St. Katharine Drexel, 1858-1955

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Woman Category: Academy & Education, Philanthropy, and Religion & Ethnic CultureWoman Tags: Educator, NOLA Women, and Saint

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    St. Katharine Drexel, 1858-1955

    A missionary, philanthropist, Patron of racial justice, and the second US-born citizen to be canonized a Saint.

    Born in Philadelphia to a wealthy family. Her mother died five weeks after she was born, and her father remarried a few years later. She and her two sisters were homeschooled. They lived catholic life and were well known for their philanthropic work, regularly distributing food and clothing as well as rent assistance. The family used to travel throughout the US and Europe, where Kathrine became aware of the difficulties of the Native Americans and African-Americans in the country.
     
    After the death of her stepmother and her father very soon after, she was seeking for missionaries in Europe, to mission the Indian-Americans, and was offered by Pope Leo XIII to become one herself. At the age of 29, Drexel decided to become a nun, devoting herself as well as her inheritance to serve God and help the Indian-Americans and African-Americans in the US. She joined the Sisters of Mercy Convent in Pittsburgh, and at the age of 33, professed her vows, took the name ‘Mother Katharine’, and established a religious congregation called the Sisters of the Blessed Sacrament for Indians and Colored.
     
    By the time she died, Mother Katharine had established 145 missions, 62 schools for African-Americans and Native-Americans, and assisted in establishing the Xavier University of Louisiana – the only historically black Catholic college in the US. In 1988, 33 years after she passed away, Pope John Paul II beatified Katharine Drexel, and on October 1, 2000, she was canonized, one of the few US-born saints and the second natural-born US citizen Saint.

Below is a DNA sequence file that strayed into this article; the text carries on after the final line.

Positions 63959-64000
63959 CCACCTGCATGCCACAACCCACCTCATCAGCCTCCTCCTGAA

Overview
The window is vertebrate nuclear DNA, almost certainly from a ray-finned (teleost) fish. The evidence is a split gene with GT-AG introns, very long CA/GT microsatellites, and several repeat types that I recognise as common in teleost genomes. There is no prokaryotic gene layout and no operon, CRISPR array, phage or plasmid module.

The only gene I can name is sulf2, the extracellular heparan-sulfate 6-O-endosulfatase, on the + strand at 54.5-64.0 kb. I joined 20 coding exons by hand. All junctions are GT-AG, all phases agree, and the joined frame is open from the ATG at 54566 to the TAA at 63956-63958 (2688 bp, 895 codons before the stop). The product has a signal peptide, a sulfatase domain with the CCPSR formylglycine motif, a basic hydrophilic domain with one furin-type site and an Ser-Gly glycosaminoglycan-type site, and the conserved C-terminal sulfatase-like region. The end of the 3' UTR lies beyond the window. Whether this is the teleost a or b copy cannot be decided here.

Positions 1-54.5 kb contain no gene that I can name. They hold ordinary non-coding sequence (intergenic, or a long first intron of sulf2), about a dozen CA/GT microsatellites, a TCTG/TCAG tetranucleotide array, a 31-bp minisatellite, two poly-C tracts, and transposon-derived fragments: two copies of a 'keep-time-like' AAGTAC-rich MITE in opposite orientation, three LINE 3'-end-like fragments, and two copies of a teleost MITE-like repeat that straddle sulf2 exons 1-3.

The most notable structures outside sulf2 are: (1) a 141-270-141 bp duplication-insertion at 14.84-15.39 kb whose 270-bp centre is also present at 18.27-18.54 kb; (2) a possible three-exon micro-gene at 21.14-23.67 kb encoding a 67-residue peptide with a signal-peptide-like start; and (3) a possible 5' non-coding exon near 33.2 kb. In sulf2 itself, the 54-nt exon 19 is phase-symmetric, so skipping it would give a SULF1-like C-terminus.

“If we wish to serve God and love our neighbor well, we must manifest our joy in the service we render to Him and them. Let us open wide our hearts. It is joy which invites us. Press forward and fear nothing”

    “If we wish to serve God and love our neighbor well, we must manifest our joy in the service we render to Him and them. Let us open wide our hearts. It is joy which invites us. Press forward and fear nothing”

     

    More Interesting Anecdotes:

    • The Drexel (biological) sisters did not have any children, and their inheritance moved to charity orders set in their father’s will.
    • Together with 13 other women, she established the Sisters of the Blessed Sacrament, using her own summer house as a temporary convent.
    • Numerous churches, Catholic parishes, and streets throughout the US were named St. Katharine Drexel in her honor.
    • St. Katharine Drexel Day is celebrated on March 3rd.
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    St. Katharine Drexel, 1858-1955

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  • St. Katharine Drexel, 1858-1955

    Woman Tags: Educator, NOLA Women, Saint
     

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    Saint Katharine Drexel, The Holy Heiress: The Early Years

    Born into extreme wealth, Katharine Drexel grew up a child of privilege and no one would likely have guessed she would one day be a nun much less a saint. FYI Philly tells her inspiring story.

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